Alexander McQueen A/W 2018

Alexander McQueen A/W 2018

Sarah Burton explores transformations of femininity for autumn

Scene setting: This season, Sarah Burton traded her usual Alexander McQueen show space – the Orangerie at the Jardin du Luxembourg – for the Carreau du Temple, in the Marais. If the guests missed the lovely little stroll among orange trees in the garden, they were instead welcomed by a pristinely white space, with chairs that appeared wrapped in white blankets. Upon closer inspection, these turned out to be Aran sweaters, each covering a chair and combining to create an inviting cocooning effect.

Sound bite: ‘Metamorphosis: the magical transformation of femininity’ was the inspiration behind the collection. Backstage after the show, channelling Lee McQueen, who consistently explored the natural world through his collection, Sarah Burton spoke of ‘extreme nature, the delicate, emergent beauty of butterflies and moths’. Burton put her own stamp on it however, for her it was all about the constant flux of nature the morphing of one creature into another and one garment into another. Most of all, the designer spoke of ‘paradise found’ and a sense of joy, with an optimism that was almost revolutionary during a season viewed by most designers through the dark-tinted lenses of our current political climate. We could definitely use some of Burton’s optimism.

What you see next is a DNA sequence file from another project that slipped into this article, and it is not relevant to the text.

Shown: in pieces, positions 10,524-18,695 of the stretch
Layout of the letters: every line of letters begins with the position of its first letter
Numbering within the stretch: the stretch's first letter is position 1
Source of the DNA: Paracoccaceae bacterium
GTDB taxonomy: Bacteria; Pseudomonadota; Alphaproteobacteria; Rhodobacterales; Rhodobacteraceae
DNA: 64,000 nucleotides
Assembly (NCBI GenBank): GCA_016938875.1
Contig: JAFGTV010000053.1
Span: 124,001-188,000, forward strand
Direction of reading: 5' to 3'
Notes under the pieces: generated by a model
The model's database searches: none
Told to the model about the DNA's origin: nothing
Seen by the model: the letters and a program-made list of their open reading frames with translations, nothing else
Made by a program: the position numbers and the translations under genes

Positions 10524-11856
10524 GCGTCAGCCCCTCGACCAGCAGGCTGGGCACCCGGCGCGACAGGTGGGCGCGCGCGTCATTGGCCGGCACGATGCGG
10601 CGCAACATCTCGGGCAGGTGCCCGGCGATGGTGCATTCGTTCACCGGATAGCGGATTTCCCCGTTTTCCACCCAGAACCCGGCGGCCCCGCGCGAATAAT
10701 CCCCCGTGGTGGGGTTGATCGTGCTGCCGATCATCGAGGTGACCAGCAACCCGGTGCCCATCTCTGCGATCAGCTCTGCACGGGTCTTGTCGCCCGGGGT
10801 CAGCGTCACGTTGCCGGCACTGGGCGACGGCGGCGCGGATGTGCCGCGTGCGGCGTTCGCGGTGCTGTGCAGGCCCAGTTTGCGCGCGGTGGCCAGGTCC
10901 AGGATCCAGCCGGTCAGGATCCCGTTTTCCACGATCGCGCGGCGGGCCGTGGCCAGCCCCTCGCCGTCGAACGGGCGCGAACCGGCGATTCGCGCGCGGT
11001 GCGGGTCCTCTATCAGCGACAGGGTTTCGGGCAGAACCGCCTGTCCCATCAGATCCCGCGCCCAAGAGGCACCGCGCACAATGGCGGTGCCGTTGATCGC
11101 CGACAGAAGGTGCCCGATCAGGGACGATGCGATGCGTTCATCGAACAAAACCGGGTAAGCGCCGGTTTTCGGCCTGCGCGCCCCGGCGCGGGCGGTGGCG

Best in show: The collection opened with a series of black tuxedo variations. ‘Our best-sellers’, confessed Sarah Burton backstage. Alexander McQueen is renowned for a very particular kind of pantsuit, one with clean, organic lines, a super polished finish and usually with large shoulders and skinny trousers. This was no exception. As the show went by, tuxedoes morphed into leather shift dresses, Aran jumpers, mini-cropped puffas in iridescent shades inspired by scarab beetles, and feathered ivory parkas. But Burton saved the best for last: evening gowns took on a life of their own through larger-than-life silk fringes, tux-corset-lace hybrids (a perilous experiment that only this designer could render infinitely appealing) and giant butterfly wings draped in the back of dresses. The finale – two chiffon and feather dresses, one in flamingo pink, the other black – completed the show with a sense of zero gravity. The perfect metaphor for Sarah Burton’s current state of grace.

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